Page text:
How to Map Out Your Spending Habits

5/7/2021 6 minute read

Get strategies on navigating your finances with a spending plan.

How to Map Out Your Spending Habits
 

Do you ever wonder where your money goes each month? Does it feel like you'll never get a handle on your finances? Mapping out our finances is difficult and discouraging for many of us. And like a ship captain looking for the best route forward, our finances can feel like it requires the skills of an expert navigator. At Credit Human, we want you to know we are here to help. Here we’ll take a look at some ways to build a spending plan – helping you navigate where you are today so you can get where you want to be tomorrow.

 
What’s important?
Being specific in identifying what’s important in accomplishing our financial goals can be even more illuminating. A great first step in navigating your finances is figuring out what’s important.
  • What goals do you have with your finances?
  • What areas of your finances would you like to better understand or track?

    For example, maybe you want to discover:
    • How much money do I actually spend per month?
    • Where did my bonus or birthday money go?
    • How much money would I need if I wanted to retire?
       
 
Getting started
Here are some resources to consider when getting started with your spending plan.
  • We offer a spending plan worksheet to help you navigate your finances. 
  • We also offer a tool called eMoney Manager in online and mobile banking that you can use if you prefer a more interactive experience.
  
 
Other considerations.
Like a handy GPS app guiding us in our finances, a spending plan can be a great tool to help you navigate your spending on a daily, weekly, monthly or even yearly basis. The process of figuring out your current monthly income and expenses can help you evaluate your spending habits and align them with your financial goals.
 
  • Look at what areas you could trim or cut. While some people might consider Netflix or Starbucks a luxury, if it helps you better deal with stress consider including it in your spending plan.
  • Don’t judge yourself when you’re considering what to cut. Start with the easier expenses to cut first then work through the harder sacrifices by making trade-offs until you get to a spending level you can live with.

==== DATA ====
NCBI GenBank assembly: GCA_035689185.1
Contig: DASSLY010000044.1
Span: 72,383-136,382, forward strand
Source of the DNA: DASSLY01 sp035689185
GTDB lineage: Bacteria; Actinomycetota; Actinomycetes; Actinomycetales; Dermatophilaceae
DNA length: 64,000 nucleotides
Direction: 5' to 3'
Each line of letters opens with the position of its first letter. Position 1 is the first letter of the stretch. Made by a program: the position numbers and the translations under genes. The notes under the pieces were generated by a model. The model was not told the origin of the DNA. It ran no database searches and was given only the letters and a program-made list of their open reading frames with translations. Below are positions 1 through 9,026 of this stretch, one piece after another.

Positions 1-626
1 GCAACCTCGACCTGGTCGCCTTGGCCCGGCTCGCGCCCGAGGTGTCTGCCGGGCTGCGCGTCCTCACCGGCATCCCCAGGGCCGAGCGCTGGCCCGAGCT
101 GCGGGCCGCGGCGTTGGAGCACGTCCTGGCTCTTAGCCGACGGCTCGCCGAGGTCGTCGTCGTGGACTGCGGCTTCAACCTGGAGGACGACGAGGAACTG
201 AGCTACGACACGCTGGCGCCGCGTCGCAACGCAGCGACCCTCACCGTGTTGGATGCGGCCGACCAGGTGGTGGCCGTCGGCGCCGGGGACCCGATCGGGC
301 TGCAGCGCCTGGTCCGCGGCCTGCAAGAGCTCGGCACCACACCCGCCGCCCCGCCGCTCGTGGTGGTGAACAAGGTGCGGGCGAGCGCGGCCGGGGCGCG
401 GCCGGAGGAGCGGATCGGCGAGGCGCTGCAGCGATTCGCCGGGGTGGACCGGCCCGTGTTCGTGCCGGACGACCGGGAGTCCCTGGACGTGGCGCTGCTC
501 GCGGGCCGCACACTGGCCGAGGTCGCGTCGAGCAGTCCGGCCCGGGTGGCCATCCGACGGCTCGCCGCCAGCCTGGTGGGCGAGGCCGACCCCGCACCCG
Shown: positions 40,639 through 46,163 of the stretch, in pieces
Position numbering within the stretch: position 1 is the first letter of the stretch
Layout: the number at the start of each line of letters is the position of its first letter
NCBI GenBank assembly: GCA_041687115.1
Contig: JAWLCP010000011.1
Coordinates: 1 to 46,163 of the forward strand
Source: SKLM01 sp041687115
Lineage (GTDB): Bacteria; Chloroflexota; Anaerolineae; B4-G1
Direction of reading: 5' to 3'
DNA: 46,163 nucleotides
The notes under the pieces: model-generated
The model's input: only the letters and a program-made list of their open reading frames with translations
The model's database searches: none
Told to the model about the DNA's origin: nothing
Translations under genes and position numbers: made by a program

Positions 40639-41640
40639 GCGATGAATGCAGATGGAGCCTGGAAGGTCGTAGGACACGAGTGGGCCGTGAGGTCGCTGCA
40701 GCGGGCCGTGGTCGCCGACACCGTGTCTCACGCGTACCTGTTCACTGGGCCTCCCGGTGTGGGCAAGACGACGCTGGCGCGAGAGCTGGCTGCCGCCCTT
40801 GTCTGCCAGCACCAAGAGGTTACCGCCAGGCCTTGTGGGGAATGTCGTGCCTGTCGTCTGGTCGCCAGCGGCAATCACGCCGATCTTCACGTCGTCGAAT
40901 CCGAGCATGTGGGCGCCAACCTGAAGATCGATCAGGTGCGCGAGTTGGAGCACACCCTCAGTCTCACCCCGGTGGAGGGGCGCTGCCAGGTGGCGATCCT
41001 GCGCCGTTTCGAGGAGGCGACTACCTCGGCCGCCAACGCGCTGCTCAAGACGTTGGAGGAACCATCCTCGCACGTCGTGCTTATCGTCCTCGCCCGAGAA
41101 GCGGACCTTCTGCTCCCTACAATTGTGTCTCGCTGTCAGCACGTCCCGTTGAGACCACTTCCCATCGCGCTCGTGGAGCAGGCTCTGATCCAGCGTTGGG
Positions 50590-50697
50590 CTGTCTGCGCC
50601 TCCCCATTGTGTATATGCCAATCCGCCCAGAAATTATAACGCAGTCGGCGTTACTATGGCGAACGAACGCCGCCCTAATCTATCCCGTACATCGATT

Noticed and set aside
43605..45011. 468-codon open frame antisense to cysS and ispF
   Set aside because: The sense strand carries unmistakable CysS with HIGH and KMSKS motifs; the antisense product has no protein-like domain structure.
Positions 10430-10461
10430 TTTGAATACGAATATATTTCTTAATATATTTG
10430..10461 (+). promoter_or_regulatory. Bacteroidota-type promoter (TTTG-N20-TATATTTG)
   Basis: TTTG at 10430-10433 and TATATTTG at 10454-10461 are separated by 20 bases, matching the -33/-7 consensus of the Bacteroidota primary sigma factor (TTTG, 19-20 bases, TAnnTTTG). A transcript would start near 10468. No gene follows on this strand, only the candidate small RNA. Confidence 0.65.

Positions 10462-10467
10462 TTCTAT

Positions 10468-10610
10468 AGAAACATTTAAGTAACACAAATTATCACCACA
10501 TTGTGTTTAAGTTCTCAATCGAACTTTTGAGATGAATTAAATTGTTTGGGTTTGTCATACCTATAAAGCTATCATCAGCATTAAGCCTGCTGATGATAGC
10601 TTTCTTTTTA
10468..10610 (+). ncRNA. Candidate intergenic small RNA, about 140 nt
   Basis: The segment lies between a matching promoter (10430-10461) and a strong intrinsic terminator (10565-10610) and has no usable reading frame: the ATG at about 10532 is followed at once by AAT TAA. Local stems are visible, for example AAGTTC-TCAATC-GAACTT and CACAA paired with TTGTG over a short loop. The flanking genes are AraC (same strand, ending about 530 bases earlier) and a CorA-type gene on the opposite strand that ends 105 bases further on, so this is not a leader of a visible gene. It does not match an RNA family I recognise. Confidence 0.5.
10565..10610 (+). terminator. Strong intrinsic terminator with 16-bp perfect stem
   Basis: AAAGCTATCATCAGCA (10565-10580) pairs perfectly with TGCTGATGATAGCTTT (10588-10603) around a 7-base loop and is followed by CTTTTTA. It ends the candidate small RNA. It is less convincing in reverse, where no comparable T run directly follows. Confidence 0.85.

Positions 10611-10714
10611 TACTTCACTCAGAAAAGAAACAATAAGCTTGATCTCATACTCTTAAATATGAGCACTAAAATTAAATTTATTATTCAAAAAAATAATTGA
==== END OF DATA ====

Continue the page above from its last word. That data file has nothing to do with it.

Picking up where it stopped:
• Focus on the big areas: food, utilities and shelter. Add any other expenses that you consider critical, including your cell phone or transportation.
  • Look for areas where you may already be spending less right now, such as gym membership, eating out, or clothes. You could repurpose that money towards a savings instead.
  • Leave room for the unplanned and unexpected emergencies in life. Avoid using every dollar you have available to spend. If possible, include putting some money aside in an emergency fund each month in your spending plan to help you navigate those unexpected expenses.
 
Anything else?
A spending plan is a way to keep our money from slipping away unnoticed, allowing us to take charge of decisions such as what to buy, when to buy it, and why. Awareness of your expenses allows you to set realistic saving and spending goals. Things change, so continue to monitor as you go. This plan is not set in stone. The goal is to become more aware of where your money goes so you can adjust as necessary. Planning is the key to being financially healthy.


Make an Appointment with a Financial Health Specialist. We'll help you get started on a spending plan.

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